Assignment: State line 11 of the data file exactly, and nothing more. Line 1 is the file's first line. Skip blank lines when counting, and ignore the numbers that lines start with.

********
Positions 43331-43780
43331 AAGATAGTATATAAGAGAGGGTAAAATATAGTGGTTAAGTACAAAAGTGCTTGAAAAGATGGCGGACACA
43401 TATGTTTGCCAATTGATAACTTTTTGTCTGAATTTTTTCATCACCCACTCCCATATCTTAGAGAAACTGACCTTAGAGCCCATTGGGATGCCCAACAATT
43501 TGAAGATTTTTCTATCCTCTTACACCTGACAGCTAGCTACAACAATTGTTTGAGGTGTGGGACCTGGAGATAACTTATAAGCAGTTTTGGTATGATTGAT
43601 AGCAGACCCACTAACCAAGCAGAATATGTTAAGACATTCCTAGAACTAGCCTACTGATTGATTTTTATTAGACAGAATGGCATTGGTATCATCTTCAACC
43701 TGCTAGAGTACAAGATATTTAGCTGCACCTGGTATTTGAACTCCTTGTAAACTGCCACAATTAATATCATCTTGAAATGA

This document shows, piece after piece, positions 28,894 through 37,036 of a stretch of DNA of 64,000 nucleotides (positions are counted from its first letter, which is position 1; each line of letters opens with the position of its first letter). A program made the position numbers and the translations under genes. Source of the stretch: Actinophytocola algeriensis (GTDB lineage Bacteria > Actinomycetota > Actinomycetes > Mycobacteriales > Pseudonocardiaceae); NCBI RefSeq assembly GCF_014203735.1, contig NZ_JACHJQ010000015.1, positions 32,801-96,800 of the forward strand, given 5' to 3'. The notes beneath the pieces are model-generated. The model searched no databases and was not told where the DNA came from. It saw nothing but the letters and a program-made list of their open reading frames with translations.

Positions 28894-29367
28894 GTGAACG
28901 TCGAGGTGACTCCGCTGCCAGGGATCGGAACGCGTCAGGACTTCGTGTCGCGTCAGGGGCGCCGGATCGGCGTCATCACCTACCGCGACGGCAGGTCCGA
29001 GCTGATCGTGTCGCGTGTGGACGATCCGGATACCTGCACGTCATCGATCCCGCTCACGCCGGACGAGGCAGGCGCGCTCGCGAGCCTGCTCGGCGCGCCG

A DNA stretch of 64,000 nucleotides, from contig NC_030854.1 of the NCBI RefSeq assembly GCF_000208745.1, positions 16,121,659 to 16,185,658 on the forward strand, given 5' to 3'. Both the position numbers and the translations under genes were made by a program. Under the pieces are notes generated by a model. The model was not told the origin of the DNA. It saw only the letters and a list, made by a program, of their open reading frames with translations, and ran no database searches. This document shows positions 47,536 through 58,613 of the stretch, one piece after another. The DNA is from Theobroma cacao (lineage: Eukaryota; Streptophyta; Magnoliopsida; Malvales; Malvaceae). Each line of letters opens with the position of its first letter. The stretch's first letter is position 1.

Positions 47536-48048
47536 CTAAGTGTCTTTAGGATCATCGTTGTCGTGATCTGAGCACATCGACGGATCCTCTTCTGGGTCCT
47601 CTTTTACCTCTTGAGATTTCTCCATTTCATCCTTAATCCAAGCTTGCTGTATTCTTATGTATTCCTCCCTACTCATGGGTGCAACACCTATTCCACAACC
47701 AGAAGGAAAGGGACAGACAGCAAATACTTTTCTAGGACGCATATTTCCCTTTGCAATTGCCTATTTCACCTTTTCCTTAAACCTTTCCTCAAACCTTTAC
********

29001 GCTGATCGTGTCGCGTGTGGACGATCCGGATACCTGCACGTCATCGATCCCGCTCACGCCGGACGAGGCAGGCGCGCTCGCGAGCCTGCTCGGCGCGCCG